ii.      Intent: D desired, substantially certain, or transferred
                                                          iii.      Causation: conduct of D must be a substantial factor in bringing about the injury
                                                          iv.      No Consent: P did not agree to act
2.      Intent in General
a.       Intent: D desires the result or knows with a substantial certainty that it will occur
                                                              i.      Desire: intent satisfied if D desired the consequence of acts or desired to perform the action
                                                            ii.      Substantial certainty: intent satisfied when D is substantially certain that the act will cause a particular effect, even if undesired
b.      Mistake: if D intends to do an act that would constitute a tort, mistake is not a defense
                                                              i.      Intent for injury not required:
1.      Relevant intent is intent to bring about the consequences that are the basis for the tort
2.      Person may be liable for an unintended injury (e.g. A pushes B and B breaks his arm. The conduct that gave rise to the injury, the pushing, was intended by A so A is liable for B’s injury).
c.       Transferred Intent: intent to commit one tort satisfies the intent requirement for another tort + intent to commit a tort against one victim transfers to any other victim
d.      Respondient Experior Rule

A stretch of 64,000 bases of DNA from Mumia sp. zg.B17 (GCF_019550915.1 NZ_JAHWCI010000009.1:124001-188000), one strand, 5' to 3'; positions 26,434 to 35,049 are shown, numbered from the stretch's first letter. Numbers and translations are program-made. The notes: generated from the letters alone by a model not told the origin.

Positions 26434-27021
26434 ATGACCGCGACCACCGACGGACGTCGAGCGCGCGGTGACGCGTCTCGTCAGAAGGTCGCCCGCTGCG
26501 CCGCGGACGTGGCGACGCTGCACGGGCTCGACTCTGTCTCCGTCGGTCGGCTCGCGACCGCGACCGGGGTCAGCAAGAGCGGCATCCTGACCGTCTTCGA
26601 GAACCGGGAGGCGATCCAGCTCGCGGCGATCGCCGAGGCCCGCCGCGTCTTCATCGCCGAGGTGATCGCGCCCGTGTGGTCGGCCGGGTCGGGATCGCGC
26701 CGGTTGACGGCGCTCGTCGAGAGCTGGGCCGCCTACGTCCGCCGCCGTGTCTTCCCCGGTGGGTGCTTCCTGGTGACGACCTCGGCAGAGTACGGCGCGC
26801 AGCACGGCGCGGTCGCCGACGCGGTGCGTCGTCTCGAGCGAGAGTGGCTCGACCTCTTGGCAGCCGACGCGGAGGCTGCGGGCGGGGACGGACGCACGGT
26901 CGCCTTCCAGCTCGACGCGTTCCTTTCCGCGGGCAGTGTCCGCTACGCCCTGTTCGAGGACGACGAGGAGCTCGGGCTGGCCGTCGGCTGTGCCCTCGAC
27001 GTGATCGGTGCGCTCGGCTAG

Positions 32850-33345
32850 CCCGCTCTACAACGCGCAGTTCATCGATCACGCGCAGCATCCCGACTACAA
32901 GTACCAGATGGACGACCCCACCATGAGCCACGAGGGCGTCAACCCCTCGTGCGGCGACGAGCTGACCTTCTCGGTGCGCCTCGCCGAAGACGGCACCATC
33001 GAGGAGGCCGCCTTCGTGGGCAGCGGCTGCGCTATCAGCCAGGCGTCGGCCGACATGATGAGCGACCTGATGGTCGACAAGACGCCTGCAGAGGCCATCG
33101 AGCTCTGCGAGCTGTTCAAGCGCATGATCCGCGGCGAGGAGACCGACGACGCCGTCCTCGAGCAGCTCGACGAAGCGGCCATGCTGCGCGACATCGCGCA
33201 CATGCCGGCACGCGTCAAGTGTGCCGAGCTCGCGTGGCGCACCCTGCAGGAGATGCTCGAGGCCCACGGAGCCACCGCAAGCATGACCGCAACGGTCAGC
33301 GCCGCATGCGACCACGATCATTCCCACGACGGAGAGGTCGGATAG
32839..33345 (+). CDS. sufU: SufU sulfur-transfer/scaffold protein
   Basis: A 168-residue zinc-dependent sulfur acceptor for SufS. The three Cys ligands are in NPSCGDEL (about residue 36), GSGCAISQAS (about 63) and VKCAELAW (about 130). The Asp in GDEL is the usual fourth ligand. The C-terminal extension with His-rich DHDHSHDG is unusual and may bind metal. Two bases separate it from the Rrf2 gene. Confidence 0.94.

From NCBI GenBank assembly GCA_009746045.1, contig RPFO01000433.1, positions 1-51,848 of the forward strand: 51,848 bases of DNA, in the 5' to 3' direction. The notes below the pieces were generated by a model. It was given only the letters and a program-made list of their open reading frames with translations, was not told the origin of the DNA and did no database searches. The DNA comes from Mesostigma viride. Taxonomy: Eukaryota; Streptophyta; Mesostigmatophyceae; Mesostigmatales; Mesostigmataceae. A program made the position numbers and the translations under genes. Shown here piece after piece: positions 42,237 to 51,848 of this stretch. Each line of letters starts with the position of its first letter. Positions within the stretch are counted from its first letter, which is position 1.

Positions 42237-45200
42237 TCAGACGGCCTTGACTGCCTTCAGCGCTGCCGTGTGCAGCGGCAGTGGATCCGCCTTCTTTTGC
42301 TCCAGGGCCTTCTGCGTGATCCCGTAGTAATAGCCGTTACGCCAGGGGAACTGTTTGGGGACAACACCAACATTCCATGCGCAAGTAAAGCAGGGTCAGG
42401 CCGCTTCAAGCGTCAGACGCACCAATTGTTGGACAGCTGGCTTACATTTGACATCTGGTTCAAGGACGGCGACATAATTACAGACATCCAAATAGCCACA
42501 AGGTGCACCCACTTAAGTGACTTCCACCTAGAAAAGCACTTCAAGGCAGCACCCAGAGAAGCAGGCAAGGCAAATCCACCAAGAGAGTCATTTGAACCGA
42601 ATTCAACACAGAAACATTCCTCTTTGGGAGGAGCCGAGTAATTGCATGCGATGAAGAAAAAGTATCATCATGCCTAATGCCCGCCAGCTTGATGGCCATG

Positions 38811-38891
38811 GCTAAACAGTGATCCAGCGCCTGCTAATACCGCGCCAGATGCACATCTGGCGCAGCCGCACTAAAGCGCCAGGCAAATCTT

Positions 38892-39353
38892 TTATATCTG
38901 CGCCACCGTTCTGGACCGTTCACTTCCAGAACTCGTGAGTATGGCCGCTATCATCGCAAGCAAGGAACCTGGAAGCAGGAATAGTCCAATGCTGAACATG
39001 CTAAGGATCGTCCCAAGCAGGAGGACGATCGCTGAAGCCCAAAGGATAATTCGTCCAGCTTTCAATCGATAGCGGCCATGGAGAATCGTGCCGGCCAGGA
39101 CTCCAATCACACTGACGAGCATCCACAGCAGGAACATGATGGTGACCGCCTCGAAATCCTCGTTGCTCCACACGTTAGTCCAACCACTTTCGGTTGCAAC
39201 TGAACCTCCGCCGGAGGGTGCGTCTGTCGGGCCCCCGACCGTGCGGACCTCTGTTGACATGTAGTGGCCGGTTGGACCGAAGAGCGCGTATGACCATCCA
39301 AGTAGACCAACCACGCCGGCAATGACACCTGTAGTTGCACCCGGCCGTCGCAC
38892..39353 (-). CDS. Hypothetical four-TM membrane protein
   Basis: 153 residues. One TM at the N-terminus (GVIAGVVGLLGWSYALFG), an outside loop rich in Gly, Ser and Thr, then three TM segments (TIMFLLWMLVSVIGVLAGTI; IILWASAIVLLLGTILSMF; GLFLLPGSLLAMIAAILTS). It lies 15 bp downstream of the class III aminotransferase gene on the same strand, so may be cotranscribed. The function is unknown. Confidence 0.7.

i.      Employers are liable for negligence of employees but not for intentional torts
                                                            ii.      Employers are not liable when employee is negligent if employee is not acting within scope of employment
                                                          iii.      Employers can be liable for intentional tort when
1.      Job is physical (bouncer)
2.      Action is policy supported by employer
e.       Cases
                                                              i.      Garratt v. Dailey (intent)
1.      D, a child, pulled a chair out from under P, an older woman, and broke her hip
2.      An actor must know to a substantial certainty that contact will result to meet intent requirement (here, P hitting the ground), even if the contact is not desired.
                                                            ii.      Vosburg v. Putney (mistake)
1.      In a school, D kicks P’s leg during class and P ends up losing leg due to a medical condition
2.      D was liable for injury because kick was intentional and not consented to within context of classroom (wasn’t supposed to be doing that and had no reason to)
3.      “Thin Skull” Rule: even if an injury is not foreseeable or intended, the D is still liable for the injury, D takes his victim how he finds him
3.      Battery
a.       Battery: an act intended to cause and causing unconsented to contact